BEAT MAGAZINE- Northcote Social Club

Reviewed by Tess Armstrong

The story of Sam Phillips is the stuff of legend. In 1952, Phillips started Sun Records at his Memphis Recording Studio, a label that discovered a few artists you might have heard of; B.B King, Carl Perkins, Roy Orbison, Johnny Cash, Jerry Lee Lewis and Elvis. This year is the 60th anniversary of Sun Records and a group of Melbourne musicians got together to pay tribute to a time that changed music in Sun Rising: The Songs That Made Memphis.

Five super talented local musos gathered on stage in a genuine and detailed tribute to their favourite era of music live in front of a huge crowd at Northcote Social Club... Sounds good, right? It was. It was brilliant. First of all; this was no Vegas style nightly tribute show by burnt out fans. This was a show packed full of energy and passion, the set list was out of this world, on stage banter was hilarious and it was extremely educational even to those who felt they knew so much about early rock and roll.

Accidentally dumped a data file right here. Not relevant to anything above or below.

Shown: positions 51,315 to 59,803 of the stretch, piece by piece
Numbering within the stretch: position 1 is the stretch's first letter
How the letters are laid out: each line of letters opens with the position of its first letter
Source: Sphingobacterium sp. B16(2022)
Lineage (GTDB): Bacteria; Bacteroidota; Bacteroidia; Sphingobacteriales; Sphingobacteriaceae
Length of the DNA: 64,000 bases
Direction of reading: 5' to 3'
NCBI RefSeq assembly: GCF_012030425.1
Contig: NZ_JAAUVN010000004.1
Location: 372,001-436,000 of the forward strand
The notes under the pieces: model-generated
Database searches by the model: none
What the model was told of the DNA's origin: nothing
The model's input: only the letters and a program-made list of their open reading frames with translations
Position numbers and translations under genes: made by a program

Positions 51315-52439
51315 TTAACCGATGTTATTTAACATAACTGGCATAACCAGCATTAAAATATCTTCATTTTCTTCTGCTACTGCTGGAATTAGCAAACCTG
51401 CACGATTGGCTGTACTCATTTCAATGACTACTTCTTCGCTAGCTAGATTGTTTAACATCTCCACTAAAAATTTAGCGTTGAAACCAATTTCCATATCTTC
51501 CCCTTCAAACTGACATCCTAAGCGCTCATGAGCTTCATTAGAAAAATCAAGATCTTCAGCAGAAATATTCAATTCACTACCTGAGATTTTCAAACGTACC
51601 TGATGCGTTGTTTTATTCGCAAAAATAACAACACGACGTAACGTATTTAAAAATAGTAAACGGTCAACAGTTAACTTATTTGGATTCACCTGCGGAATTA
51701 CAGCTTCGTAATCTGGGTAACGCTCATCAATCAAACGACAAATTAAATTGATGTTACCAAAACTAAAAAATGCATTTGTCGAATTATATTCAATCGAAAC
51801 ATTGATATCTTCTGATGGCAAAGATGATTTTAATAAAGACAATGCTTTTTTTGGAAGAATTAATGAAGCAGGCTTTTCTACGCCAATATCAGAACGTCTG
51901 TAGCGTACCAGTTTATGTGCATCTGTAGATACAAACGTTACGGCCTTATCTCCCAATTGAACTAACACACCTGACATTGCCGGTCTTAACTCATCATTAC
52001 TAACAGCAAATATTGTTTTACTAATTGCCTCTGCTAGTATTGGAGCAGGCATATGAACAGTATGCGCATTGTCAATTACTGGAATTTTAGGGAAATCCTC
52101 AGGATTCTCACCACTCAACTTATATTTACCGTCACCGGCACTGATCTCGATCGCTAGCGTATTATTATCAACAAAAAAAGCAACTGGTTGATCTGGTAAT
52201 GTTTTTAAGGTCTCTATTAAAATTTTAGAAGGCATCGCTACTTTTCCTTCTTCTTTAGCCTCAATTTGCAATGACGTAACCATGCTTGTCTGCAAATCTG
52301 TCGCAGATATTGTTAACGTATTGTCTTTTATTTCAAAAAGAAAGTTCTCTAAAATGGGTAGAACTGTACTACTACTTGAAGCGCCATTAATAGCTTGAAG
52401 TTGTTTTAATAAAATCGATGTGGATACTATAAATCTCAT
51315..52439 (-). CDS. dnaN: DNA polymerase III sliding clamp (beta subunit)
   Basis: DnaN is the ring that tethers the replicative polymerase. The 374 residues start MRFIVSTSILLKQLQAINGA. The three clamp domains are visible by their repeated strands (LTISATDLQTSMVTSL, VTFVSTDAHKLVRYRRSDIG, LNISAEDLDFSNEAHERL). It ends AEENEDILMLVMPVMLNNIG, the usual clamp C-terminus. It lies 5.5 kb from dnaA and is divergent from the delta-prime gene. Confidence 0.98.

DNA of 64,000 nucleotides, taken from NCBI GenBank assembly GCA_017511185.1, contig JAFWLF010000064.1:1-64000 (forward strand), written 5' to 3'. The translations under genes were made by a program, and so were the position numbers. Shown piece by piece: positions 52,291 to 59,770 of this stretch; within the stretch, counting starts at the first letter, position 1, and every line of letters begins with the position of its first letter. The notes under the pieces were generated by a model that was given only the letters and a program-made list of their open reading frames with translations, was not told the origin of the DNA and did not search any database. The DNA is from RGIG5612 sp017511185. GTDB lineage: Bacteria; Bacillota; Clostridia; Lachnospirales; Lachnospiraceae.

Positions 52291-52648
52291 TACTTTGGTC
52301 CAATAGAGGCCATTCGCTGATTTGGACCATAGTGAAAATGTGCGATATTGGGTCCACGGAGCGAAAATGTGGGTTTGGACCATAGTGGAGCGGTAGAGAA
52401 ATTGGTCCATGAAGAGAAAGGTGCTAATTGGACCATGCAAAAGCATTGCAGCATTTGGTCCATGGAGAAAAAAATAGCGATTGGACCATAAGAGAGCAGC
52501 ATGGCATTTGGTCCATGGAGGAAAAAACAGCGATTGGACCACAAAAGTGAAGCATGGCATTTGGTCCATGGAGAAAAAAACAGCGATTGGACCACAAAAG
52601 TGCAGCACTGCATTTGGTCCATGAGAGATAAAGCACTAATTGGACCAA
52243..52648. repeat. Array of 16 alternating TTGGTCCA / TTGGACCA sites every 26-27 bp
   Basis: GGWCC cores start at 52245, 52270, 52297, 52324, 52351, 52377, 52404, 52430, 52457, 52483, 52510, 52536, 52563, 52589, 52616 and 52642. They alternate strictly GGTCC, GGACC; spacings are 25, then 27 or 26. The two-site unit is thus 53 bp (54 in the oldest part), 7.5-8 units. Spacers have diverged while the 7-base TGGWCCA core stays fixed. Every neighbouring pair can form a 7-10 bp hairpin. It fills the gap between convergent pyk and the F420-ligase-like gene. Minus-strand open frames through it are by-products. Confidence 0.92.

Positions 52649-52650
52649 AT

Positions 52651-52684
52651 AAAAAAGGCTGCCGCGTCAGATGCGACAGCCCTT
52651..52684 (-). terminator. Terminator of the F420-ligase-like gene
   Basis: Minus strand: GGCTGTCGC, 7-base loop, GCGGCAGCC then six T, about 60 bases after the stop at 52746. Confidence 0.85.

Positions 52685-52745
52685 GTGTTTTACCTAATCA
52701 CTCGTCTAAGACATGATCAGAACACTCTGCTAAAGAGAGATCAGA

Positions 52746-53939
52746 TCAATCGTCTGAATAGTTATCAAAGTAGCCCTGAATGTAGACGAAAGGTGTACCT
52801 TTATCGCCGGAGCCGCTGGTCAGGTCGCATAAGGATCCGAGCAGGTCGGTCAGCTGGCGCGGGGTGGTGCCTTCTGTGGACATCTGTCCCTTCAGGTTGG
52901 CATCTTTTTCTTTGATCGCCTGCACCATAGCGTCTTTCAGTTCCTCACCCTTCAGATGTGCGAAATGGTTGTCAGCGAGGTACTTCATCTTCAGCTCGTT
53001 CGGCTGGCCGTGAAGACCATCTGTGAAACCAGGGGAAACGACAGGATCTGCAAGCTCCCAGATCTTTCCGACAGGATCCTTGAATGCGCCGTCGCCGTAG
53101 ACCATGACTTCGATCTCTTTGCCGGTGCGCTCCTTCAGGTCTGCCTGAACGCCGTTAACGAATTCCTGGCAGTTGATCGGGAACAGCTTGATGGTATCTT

The musicians share the vocal load. David Cosma took on his favourite-Elvis, Damon Smith absolutely nailed Jerry Lee Lewis and pure talent Danny Stain on lead guitar was surprisingly perfect as Johnny Cash. Cosma and Smith ran proceedings and were incredibly at ease on stage telling stories, engaging in banter and both did an incredible job filling the rathe large, blue suede shoes (sorry) of their idols.

There have been tribute shows in the past in honour of Sam Phillips and the Sun glory era, even as recently as the past year, but what sets Sun Rising: The Songs That Made Memphis apart is authenticity. You’ll hear no Roy Orbison’s Pretty Woman here- no, no. You’ll hear his first recording (not necessarily his best work) Ooby Dooby. You won’t hear Elvis’ A Little Less Conversation; you’ll hear his first track, That’s Alright Mama. You won’t hear Hound Dog, you’ll hear Rufus Thomas Jnr’s Bear Cat; a track so similar it would cost Phillips thousands of dollars and more tragically, Elvis’ recording contract to cover the costs of the copyright law suit.

There were no kitschy impersonations; just musically intelligent renditions of classics. There wasn’t much not to love about this show, even patrons listening from the restaurant expressed jealously about missing out. The crowd was jubilant- moving, laughing, swing dancing and singing the entire show and one rather enthusiastic punter put it better than anyone as she screamed out in joy, “THIS HAS BEEN THE BEST NIGHT EVER!”


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